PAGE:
Russian technicians have finished tests of launch facilities at the Vostochny Cosmodrome ahead of the first liftoff from the new Siberian spaceport as soon as next month, Roscosmos announced Friday.
The product of a multibillion-dollar investment by the Russian government, the new launch base is located in Russia’s Amur region near the Chinese border about 3,400 miles (5,500 kilometers) east of Moscow. It will eventually host most of the launches currently taking off from the Baikonur Cosmodrome in Kazakhstan as Russia aims to base more of its space missions from its own territory.
Ground crews rolled out the Soyuz-2.1a rocket assigned for the first flight from Vostochny to its launch pad at dawn March 21.
The rollout from a nearby assembly building marked the start of a week of ground tests and functional checks between the Soyuz rocket, its Volga upper stage and the newly-constructed launch pad.
A hydraulic lift erected the Soyuz booster vertical atop its launch mount, then the facility’s mobile service gantry wheeled into position around the rocket for electrical testing.
On March 22, another round of comprehensive checks focused on the electromagnetic compatibility between the rocket and Vostochny’s ground systems. Ground teams transferred the launch pad’s mobile service tower to its launch position to allow the cosmodrome’s communications station to receive telemetry from the rocket. The day’s tests concluded with the retraction of the launch pad’s fueling and umbilical masts to demonstrate their function, according to Roscosmos.
The images posted here were released by TsSKB Progress, the manufacturer of the Soyuz rocket based in Samara, Russia.
The Soyuz launch team simulated loading kerosene and liquid oxygen propellants into the three-stage rocket March 23, Roscosmos reported in a press release. The next day, engineers rehearsed launch abort procedures at Vostochny.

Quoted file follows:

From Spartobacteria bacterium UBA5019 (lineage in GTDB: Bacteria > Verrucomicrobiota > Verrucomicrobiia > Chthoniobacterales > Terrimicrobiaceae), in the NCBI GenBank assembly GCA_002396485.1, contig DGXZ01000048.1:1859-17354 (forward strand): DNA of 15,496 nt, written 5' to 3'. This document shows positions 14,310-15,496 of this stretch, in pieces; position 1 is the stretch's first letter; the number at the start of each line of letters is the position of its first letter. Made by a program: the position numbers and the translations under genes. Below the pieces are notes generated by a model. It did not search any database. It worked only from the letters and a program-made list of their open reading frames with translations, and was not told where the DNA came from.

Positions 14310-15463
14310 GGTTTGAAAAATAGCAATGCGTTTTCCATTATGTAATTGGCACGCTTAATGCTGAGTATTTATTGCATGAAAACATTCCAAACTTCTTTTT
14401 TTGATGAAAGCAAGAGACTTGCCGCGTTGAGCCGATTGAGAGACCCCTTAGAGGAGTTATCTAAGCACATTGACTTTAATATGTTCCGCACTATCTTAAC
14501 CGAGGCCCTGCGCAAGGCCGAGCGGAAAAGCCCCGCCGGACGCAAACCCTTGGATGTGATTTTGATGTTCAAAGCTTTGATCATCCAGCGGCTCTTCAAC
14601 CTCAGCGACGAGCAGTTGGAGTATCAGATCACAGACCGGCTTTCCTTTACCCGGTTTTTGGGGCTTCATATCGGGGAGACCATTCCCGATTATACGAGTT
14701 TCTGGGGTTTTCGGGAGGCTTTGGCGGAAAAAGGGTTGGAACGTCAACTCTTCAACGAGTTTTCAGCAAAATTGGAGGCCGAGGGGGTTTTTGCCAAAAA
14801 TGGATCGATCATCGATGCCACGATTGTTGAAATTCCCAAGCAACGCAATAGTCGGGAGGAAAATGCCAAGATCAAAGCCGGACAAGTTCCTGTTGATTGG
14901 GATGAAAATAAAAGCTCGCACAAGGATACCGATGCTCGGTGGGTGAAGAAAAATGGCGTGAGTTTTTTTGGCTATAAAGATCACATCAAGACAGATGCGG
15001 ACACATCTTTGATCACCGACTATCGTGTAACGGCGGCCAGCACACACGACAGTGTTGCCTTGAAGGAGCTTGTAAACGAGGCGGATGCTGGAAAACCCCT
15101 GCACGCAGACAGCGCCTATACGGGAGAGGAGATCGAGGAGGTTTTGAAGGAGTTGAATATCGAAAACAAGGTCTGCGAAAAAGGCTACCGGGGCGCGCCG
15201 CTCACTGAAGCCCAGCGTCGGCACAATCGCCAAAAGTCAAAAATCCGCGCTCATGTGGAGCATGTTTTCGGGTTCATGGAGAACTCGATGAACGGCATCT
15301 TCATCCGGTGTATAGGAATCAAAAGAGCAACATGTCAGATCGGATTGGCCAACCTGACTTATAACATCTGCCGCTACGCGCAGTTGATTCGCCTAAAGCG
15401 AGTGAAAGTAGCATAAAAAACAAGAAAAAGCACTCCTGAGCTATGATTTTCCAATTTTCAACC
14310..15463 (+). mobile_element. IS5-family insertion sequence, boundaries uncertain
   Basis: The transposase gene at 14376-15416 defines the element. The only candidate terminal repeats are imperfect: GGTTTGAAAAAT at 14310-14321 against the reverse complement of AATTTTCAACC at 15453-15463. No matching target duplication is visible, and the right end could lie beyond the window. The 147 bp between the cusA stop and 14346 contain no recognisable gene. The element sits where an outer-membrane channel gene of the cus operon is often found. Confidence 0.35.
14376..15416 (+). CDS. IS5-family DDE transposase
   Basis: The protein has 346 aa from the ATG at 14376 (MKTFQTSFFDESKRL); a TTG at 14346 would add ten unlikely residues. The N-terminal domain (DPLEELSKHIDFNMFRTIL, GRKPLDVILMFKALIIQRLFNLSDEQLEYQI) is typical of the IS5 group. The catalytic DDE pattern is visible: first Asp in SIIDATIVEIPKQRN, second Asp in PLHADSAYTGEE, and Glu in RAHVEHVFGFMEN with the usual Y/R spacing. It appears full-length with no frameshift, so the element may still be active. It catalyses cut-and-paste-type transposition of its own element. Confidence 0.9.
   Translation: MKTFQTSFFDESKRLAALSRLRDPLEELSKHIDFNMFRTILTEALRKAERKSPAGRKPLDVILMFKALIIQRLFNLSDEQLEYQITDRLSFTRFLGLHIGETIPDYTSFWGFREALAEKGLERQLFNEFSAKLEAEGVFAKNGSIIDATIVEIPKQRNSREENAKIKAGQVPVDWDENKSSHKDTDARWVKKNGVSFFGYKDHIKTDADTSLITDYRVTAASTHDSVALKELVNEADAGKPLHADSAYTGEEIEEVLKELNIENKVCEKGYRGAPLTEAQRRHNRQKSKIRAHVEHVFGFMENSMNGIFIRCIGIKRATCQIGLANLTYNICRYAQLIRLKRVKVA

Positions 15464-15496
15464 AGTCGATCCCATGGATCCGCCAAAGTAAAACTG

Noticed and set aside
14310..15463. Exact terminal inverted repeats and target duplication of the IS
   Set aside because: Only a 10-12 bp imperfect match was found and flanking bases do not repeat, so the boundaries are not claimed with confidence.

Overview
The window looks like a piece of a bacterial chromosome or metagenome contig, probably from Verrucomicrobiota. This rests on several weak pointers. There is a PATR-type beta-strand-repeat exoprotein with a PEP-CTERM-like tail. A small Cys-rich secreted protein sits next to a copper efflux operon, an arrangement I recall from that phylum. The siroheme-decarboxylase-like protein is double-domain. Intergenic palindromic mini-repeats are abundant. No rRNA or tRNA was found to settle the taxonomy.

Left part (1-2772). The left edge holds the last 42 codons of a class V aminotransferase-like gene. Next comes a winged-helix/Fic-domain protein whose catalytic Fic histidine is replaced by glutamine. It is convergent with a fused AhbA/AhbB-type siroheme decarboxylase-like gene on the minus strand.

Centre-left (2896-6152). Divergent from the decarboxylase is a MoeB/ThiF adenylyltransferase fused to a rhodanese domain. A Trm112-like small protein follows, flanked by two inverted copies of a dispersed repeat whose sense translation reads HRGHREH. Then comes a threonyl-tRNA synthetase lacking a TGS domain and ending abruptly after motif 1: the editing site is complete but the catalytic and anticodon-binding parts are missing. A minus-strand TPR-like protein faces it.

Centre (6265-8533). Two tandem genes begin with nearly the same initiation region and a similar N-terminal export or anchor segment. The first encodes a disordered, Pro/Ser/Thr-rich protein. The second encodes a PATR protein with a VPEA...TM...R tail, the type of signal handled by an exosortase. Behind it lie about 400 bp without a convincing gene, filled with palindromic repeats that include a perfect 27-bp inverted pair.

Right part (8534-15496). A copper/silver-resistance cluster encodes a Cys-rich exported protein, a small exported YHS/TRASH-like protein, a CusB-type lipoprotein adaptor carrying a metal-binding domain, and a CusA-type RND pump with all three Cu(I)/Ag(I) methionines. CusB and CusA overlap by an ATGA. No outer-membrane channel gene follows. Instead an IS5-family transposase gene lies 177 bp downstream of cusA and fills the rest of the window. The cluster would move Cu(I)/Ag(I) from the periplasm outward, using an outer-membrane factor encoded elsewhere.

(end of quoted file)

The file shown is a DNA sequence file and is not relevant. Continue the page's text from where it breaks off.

The rocket returned to its integration building Friday for final prelaunch checks and the attachment of its three satellite payloads.
The satellites include the 1,170-pound (531-kilogram) Aist 2D spacecraft, made by TsSKB Progress in partnership with Samara State Aerospace University, which will demonstrate a new small spacecraft design with a high-resolution hyperspectral imaging camera. Aist 2D also carries an innovative radar operating in P-band, a wavelength that penetrates through forest canopies and Earth’s surface to study underground structures.
Another spacecraft aboard the first launch from Vostochny comes from students at Lomonosov Moscow State University. Named for Mikhailo Lomonosov, an 18th century Russian scientist and writer, the spacecraft will weigh nearly 1,000 pounds (about 450 kilograms) at liftoff, according to the mission’s website.
The Mikhailo Lomonosov satellite will study high-energy cosmic rays and gamma-ray bursts, the most powerful explosions in the universe astronomers believe come from the collapse of massive stars at the end of their lives.
Other sensors on the spacecraft will look at Earth’s magnetosphere, the bubble that protects the planet from harmful solar and cosmic radiation.
A tiny student-built CubeSat the size of a shoebox will also launch on the Soyuz-2.1a rocket.
The launch date has not been confirmed, but several reports point to a preliminary target date around April 25.
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